$50m plan to keep Qantas in Sydney

It’s the ultra-long haul flight that would take Australians to the bright lights of New York in a single journey.

A flight dubbed ‘Project Sunrise’ by Australian airline Qantas that would take just short of 20 hours, bypassing the headache of a layover at LAX.

But while international flights are likely to remain off the cards until at least 2022, the Australian airline’s plans to launch the marathon journey is still on the cards.

This week, it was revealed by The Sydney Morning Herald,that the NSW government had offered $50 million to Qantas to keep the airline’s global headquarters in Sydney, rather than possibly move interstate to Melbourne or Brisbane.

The offer came after the airline announced in September – amid the ongoing global pandemic – that Qantas was reconsidering the location of its headquarters from Sydney to another capital city.

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In April, however, Qantas announced that agreements to keep the airline’s HQ in NSW had been finalised. But according to the document obtained by the Herald, a certain condition attached to the offer said that Project Sunrise must proceed, with the flight being based “exclusively” in Sydney for five years.

The Project Sunrise clause was one of seven conditions attached to the offer made in the proposal to keep the airline’s headquarters in Sydney.

Last month, the airline said in a statement, “Sydney will be the launch city for the first Project Sunrise flights (non-stop to cities including New York and London) once international travel recovers and this investment goes ahead.”

However, Qantas were unable to confirm how long after the Sydney launch that Project Sunrise flights would shift into Melbourne and Brisbane.

In a statement to news.com.au, a spokesperson said the letter obtained is a draft offer from the NSW Government, about a week before the airline finalised their decision to remain in Sydney.

“It does not reflect the final agreement which, as we said in our announcement of May 6, is still being negotiated,” the statement read.

“We won’t be commenting on any detail of the agreements with any of the states because they are commercial in confidence. In principle, though, these agreements are about states recognising the significant value that the Qantas Group will bring to each local economy in the years ahead.”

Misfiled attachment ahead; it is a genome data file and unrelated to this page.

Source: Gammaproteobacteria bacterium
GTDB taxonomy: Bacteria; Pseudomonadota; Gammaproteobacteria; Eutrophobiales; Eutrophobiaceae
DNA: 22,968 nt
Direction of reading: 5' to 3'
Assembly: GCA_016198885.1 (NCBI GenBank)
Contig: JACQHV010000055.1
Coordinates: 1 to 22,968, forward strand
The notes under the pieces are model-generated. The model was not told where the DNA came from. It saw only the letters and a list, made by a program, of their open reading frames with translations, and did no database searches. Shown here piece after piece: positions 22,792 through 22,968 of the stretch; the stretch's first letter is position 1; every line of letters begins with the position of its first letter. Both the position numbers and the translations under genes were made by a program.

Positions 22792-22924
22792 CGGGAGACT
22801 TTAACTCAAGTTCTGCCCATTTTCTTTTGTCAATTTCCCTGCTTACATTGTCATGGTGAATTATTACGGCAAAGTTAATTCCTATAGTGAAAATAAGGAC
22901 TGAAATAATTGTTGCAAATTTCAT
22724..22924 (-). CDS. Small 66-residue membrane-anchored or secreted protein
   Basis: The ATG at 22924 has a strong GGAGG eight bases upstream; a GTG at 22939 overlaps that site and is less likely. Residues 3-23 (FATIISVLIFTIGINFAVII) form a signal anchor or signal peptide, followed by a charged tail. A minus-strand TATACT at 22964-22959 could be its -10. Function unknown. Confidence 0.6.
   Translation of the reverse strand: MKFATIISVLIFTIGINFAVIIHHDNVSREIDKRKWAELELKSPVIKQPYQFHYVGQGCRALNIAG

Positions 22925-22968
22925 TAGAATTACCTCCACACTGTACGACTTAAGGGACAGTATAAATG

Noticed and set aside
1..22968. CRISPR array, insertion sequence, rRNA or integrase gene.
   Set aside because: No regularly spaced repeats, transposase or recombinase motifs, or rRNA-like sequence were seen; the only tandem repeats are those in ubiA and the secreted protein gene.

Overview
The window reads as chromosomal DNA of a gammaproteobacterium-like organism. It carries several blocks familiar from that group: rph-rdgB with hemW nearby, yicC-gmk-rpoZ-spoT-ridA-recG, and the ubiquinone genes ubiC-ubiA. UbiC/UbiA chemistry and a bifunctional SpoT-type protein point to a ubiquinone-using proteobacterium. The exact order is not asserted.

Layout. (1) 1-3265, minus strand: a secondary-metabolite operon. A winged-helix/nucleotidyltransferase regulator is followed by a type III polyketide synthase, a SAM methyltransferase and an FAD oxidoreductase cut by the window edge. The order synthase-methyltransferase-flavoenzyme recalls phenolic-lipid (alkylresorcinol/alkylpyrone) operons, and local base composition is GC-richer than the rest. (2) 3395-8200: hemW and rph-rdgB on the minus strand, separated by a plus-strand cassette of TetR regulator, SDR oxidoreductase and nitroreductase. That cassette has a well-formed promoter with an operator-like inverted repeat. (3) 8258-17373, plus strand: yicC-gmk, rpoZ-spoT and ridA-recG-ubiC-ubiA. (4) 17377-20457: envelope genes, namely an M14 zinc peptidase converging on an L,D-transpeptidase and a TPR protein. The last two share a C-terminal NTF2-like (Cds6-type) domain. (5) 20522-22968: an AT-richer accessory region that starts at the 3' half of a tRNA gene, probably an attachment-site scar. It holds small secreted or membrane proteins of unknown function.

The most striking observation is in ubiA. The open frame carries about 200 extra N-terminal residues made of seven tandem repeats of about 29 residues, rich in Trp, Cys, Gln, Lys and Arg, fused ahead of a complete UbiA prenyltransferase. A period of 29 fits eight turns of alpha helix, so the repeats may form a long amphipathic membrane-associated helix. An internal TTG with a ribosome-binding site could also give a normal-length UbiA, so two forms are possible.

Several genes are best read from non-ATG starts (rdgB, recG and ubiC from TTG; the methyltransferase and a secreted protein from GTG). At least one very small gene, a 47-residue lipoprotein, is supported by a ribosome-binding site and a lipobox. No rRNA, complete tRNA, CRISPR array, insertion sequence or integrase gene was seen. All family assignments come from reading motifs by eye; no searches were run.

Mr Joyce said plans to visit overseas travel are still earmarked for December 2021, despite the federal government pointing to a reopening of international borders closer to mid-2022.

Mr Joyce says the airline plans to revisit the Project Sunrise launch plans at the end of 2021, with the aim of launching Sydney-London and Sydney-New York flights in 2024.

“It is a unique opportunity for Qantas because Australia’s so far away from everywhere,” he said in May.

“And we could justify a fleet size of a significant amount of aircraft that makes it economic.

“We have three major cities on the east coast in Brisbane, Sydney and Melbourne. And having flights to London, Frankfurt, Paris, New York, Chicago, Rio de Janeiro and Cape Town, from those cities, creates a significant sub fleet and economics of scale that we think will work really well.

“So we’re still very keen on it. And we think that’s one of the big things that will change in the next decade, and allow us to have a substantial competitive advantage that nobody else is probably going to introduce.”

The first trial New York to Sydney flight took place in 2019, with researchers closely monitoring pilots, flight attendants and passengers to throughout the journey to determine ways to help minimise jet lag.

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Author: Shirley

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